Warwick studies marine and freshwater ecosystems in the Arctic and in Antarctica, work for which he was awarded the Polar Medal by the Governor General of Canada in 2017. His research aims to understand how these ecosystems are responding to warming that is resulting in earlier annual thawing and later freezing of ponds and lakes.
At ONC from 1 May until June 2018, Warwick will be exploring technological solutions for the monitoring of high Arctic lakes.
Ocean Networks Canada: You hold the Canada Research Chair in aquatic ecosystems at Laval, and study freshwater ecosystems in the Arctic. What interested you in this field?
Warwick Vincent: “I grew up in New Zealand and always lived close to water, both freshwater and the ocean. So I had a natural inclination toward the outdoors and the ‘wet sciences.’ As part of my marine and freshwater research based out of New Zealand, I worked on ice-capped, salty lakes in the Ross Sea sector of Antarctica. That experience made me wonder whether there were similar lakes at the opposite pole. Eventually I had the chance to move to Canada and work in the Arctic. It was amazing to discover that the Canadian North is the world’s largest wetland packed with lakes and ponds, a paradise for aquatic scientists like me.
ONC: You have done extensive science in the Arctic, and are considered an international leader in polar research. Obviously, being awarded the Polar Medal by Canada’s Governor General must be a highlight. What was that like? Other than that, what is the biggest highlight from your past studies?
WV: “The Polar Medal came as a total surprise and was an enormous honour. It was in partial recognition of my research on polar ecosystems, but it was also for my activities as former director/scientific director of the Centre for Northern Studies (CEN), which has around 300 members (professors, graduate students, technical staff) distributed among 10 universities in Quebec, with its main offices at Laval. The focus is on northern geosystems and ecosystems, and all of our accomplishments at CEN are the result of collaboration by many people working together. I see the Polar Medal as honouring our collective efforts in the north. One of the major highlights for me was working with the Cree First Nation and Inuit to build the CEN Community Science Centre on the eastern side of Hudson Bay at Whapmagoostui-Kuujjuarapik, where outreach activities with local schools now take place throughout the year. The inauguration ceremony was in the four languages of this northern community (Cree, Inuktitut, French, English), and there was a tremendous spirit of respect and cooperation that laid the foundation for our ongoing learning from each other.”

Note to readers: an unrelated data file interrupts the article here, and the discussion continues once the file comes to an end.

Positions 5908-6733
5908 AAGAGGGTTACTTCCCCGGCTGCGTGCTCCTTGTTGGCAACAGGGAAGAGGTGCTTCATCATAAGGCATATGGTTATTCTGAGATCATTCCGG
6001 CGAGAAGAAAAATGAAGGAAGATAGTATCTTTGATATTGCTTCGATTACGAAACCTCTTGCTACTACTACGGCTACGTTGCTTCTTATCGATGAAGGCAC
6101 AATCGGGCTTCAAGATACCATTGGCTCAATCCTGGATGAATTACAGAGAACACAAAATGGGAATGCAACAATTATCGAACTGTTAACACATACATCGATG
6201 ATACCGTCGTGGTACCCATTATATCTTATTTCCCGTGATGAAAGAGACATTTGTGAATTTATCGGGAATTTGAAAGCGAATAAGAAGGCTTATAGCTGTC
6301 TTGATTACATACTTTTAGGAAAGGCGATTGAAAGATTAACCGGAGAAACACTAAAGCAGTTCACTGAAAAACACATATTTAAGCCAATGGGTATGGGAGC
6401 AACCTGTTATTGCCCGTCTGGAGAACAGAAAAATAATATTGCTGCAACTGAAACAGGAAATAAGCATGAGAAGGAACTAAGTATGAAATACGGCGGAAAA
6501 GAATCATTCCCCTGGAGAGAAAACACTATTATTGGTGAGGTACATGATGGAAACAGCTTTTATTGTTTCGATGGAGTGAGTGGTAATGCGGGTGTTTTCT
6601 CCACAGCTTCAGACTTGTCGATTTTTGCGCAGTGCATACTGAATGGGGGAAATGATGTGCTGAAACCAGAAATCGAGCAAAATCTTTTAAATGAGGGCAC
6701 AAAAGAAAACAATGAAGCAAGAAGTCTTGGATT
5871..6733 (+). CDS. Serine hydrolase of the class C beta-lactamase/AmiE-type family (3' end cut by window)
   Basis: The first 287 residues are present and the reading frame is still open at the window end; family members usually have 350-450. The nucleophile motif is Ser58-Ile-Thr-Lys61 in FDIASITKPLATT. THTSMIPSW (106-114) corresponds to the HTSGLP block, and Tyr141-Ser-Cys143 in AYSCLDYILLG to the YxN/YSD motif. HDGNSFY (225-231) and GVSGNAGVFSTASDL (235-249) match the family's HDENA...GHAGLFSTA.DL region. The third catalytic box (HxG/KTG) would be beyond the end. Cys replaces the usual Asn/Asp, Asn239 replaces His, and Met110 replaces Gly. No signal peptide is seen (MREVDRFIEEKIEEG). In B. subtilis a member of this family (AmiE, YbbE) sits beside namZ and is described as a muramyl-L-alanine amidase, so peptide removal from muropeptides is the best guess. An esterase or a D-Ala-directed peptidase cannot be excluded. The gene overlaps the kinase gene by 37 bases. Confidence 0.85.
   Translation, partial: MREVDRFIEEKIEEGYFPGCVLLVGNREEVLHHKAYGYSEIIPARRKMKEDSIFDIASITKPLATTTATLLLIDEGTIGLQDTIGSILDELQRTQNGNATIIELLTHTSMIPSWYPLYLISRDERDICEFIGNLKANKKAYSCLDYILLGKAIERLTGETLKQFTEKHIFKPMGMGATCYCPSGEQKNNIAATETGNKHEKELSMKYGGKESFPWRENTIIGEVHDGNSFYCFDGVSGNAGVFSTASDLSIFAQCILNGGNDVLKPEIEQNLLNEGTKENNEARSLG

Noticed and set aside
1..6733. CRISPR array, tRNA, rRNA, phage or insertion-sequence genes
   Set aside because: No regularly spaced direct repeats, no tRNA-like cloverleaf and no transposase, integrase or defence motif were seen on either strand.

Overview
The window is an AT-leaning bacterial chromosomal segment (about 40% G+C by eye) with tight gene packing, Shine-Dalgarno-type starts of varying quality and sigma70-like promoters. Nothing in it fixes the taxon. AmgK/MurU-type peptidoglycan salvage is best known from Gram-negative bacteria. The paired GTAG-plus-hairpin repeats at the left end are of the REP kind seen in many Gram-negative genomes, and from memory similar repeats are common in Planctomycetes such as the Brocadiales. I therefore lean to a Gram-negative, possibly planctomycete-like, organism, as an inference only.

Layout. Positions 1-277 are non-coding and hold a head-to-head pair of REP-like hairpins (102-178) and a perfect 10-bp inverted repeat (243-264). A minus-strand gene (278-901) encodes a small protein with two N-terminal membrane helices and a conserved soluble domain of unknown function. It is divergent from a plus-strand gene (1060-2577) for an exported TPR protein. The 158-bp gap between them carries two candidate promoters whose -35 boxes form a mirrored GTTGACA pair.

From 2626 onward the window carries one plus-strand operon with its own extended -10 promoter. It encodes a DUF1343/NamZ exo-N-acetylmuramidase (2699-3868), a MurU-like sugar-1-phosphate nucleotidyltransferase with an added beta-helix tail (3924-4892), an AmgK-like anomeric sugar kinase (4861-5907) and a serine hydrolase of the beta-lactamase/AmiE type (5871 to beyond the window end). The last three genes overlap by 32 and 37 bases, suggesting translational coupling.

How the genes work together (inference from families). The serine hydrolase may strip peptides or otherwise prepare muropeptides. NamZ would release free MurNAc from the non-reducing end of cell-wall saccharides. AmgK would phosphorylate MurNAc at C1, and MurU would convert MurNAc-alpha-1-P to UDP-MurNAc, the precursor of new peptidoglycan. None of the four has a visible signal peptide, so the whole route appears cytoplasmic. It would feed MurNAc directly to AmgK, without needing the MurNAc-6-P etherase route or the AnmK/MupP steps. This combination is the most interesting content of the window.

ONC: How is warming—and earlier annual thawing/later freezing—affecting freshwater ecosystems in the Arctic?
WV: “The Canadian North is changing dramatically in front of our eyes, and because lakes are such an important feature of the northern landscape they are indicators or sentinels of the rapidly warming Arctic climate. One of our main study sites is along the far northern coastline of the Canadian Arctic. We are based out of a CEN-Parks Canada station at Ward Hunt Island, just off the northern coast of Ellesmere Island. There we have seen lakes retained by ice shelves drain away completely as the thick ancient ice has broken up and collapsed due to warming air and water temperatures. Canada’s northernmost lake, Ward Hunt Lake (latitude: 83-degrees north), used to have 4.3 metres of permanent ice but over the last decade it has melted completely. In late summer 2016 our automated camera even detected whitecaps on the lake. This is completely changing the biology of the lakes; for example, there is more opportunity for methane production during winter darkness, with additional feedback effects on climate.”
ONC: At ONC, you will be studying technological solutions for the monitoring of high Arctic lakes. What sort of technology are you looking at, and how does ONC enable this research?
WV: “We can only work on these remote northern lakes during summer when airplanes and helicopters are available. Yet we realize more and more that we need to understand the full annual cycle, and that the changes we observe and measure in summer are determined by processes over the preceding seasons. We are therefore increasingly instrumenting our lakes to extend the observation period for in-situ environmental measurements, as well as biological observations of the lake floors where biofilms and burrowing invertebrates may control the overall productivity, food webs, and biogeochemistry of these ecosystems. ONC’s experience with a community observatory in the coastal ocean at Cambridge Bay (another lake-rich region of the Arctic) is of special interest. This visit is also a great opportunity to learn more about ONC research in general.”
ONC: Victoria is across the country from Quebec City, and a long way from the polar regions. Have you ever been to B.C., and what are you looking forward to most during your stay here?
WV: “When I left Quebec City, the snow pile on the deck of our house was still melting. Arriving in Victoria after our long, snowy, boreal winter was like arriving in the tropics with all the flowers here and the intense green everywhere. I’m looking forward to plenty of walks and biking in Victoria’s wonderful outdoors.”
Click on links for Q&As with ONC’s other 2018 visiting scientists: